It’s looking bad for Diana as the Odyssey storyline resumes. The Amazons in their townhouse temple have been slaughtered, and the killers have her in their sights. After seeing off her remaining sisters, Artemis, Cheetah and Giganta pile on the Amazon princess.
Mid-battle, the Oracles from the early part of J Michael Straczynski’s arc appear out of the ether, encouraging Diana to fight on with news of hidden allies. But the outnumbered Wonder Woman falls before the power and rage of the three Amazons – corrupted by war goddess The Morrigan – and looks set to join her sisters on the Elysian fields …
… until one of those aforementioned unseen aides appears, and sees off Artemis and co with the one thing that can beat their physical force – a powerful mind. It’s Dr Psycho, the cloaked figure who’s been dropping Wonder Woman dolls around the city for the last few issues. But is he here to save Diana, or kill her himself?
Elsewhere this issue, Bellona, one aspect of The Morrigan, torments long-lived legend Ajax in a spot of sparring, before she and her sister are reminded – in a spectacularly spooky scene – that they are servants too. And their unnamed mistress (‘She of the flashing blade, the unquenchable thirst’) wants Diana dead, not subsumed into the Morrigan.
Despite losing this round, there are some good moments for Diana here, with the best of them – stopping a bus hurled by Giganta – motivated by concern for bystanders. Her narration emphasises the importance of hope, and resisting rising hate within her. Happily, Diana doesn’t give into rage here, even when she’s reacting to the deaths of her companions.
Ah yes, the deaths. It’s gotten beyond the point at which I’m saddened as Amazons fall. The cover’s full of dead Amazons, inside they’re so darn dead that there aren’t any remains and by page three Diana’s chatting away as her remaining sisters are seen off by the arrows of Artemis. While I like what gobbets of personality we’ve seen in the new girls, their sudden passing sends out the message that this is a throwaway period, and they’ll either be revived when the book settles into its next phase, or never mentioned again, with regular continuity Amazons returning to the forefront.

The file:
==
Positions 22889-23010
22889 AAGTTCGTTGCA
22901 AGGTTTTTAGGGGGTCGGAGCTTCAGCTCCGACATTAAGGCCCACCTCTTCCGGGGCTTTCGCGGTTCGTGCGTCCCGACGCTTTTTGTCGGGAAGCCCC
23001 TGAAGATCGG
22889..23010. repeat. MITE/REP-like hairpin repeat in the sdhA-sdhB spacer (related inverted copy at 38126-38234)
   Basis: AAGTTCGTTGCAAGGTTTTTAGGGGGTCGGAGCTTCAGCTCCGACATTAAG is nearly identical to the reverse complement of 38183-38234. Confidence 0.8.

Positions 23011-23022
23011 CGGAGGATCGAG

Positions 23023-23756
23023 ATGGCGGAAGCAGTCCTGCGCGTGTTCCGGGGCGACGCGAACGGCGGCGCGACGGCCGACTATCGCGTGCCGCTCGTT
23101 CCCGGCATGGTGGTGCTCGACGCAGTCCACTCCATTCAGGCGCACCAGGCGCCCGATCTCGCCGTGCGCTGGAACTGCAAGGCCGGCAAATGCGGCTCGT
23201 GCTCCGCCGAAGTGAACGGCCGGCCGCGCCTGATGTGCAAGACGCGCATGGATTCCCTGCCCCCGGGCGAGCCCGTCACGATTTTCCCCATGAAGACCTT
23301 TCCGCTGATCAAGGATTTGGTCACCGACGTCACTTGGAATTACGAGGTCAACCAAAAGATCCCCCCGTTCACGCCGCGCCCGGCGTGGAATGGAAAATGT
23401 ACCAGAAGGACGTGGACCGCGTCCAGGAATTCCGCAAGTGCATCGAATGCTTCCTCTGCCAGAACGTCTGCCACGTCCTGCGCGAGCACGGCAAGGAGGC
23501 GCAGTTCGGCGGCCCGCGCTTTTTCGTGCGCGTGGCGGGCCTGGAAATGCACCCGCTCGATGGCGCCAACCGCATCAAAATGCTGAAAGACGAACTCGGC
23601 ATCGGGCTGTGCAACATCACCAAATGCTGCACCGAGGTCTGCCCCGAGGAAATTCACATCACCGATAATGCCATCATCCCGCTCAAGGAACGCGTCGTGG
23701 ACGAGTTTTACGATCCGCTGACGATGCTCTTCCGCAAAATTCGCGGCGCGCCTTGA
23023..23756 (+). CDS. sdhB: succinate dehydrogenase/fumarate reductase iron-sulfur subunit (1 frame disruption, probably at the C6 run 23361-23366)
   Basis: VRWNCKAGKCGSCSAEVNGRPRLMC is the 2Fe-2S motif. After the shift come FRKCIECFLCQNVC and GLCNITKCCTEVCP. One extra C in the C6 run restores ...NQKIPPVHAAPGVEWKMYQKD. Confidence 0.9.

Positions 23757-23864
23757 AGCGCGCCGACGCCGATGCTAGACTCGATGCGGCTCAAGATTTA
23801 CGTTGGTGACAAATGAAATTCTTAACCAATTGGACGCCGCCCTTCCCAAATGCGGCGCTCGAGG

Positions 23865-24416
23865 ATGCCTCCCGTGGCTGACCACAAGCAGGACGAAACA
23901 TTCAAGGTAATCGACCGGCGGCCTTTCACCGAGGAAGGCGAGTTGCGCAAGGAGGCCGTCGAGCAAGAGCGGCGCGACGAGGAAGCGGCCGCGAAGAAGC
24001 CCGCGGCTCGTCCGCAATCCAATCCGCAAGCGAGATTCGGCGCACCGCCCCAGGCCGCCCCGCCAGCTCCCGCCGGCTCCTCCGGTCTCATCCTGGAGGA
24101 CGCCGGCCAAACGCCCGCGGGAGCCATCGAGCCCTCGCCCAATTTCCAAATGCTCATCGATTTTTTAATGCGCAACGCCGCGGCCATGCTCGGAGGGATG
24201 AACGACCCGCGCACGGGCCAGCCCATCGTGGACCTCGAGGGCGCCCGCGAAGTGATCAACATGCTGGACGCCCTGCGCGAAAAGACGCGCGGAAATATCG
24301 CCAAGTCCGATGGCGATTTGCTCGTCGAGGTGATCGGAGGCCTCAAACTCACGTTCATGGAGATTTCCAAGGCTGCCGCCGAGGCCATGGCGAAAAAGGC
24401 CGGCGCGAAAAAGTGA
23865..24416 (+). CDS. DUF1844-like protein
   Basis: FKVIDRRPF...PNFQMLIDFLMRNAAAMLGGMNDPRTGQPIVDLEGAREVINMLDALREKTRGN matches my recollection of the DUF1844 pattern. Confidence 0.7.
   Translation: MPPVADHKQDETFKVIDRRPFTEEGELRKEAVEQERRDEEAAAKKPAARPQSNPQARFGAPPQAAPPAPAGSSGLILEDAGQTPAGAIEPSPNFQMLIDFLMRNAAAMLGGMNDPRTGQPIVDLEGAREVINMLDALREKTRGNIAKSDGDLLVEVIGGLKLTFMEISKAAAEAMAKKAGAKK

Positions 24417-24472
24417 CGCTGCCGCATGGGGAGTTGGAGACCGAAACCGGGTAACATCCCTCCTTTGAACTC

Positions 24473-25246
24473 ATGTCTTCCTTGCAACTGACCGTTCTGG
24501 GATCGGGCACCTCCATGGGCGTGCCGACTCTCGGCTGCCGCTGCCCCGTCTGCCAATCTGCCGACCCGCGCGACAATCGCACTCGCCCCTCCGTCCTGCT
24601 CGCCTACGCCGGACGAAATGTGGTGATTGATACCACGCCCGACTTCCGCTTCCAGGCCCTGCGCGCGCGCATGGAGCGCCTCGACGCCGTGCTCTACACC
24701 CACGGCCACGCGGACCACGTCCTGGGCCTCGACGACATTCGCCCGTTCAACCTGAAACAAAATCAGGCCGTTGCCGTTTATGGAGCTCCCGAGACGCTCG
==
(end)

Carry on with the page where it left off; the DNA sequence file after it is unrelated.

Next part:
Phil Hester’s script is smart and entertaining. Diana’s pluck as she faces tough odds would likely inspire her sisters, were they not all deceased; still, she impresses her foes with her skill and bravado. The Morrigan veer firmly towards camp, making me think they’re going to be shuffled offstage as the Burning Man before them was, in favour of The Real Threat (herald of The True Real Threat). Just so long as we keep moving forward, towards the end of this storyline – while Hester has turned it around in terms of enjoyment, this is Part 8 and I’m ready for it to end.
Wonders never cease, this issue has a single penciller, the very talented Geraldo Borges, inked by Marlo Alquiza and coloured by Alex Sinclair. His Diana is a cracker, pretty and powerful, convincingly placed in the fight scenes. He conjures up the urban environment well, and renders the secondary characters with aplomb. The moment in which the Morrigan receive their warning is a model of icky surprise. And Dr Psycho is a pop-eyed creepy joy.
I mentioned the cover, by Sinclair and occasional artist Don Kramer, in passing. I’m not a fan of the concept – Diana wailing over kaput Amazons, the scene swathed in blood red, topped by a red logo. And Diana’s proportions seem a little off.
Still, that was the worst thing about this issue, which passed a lunchtime in fine fashion. Dead Amazons and all.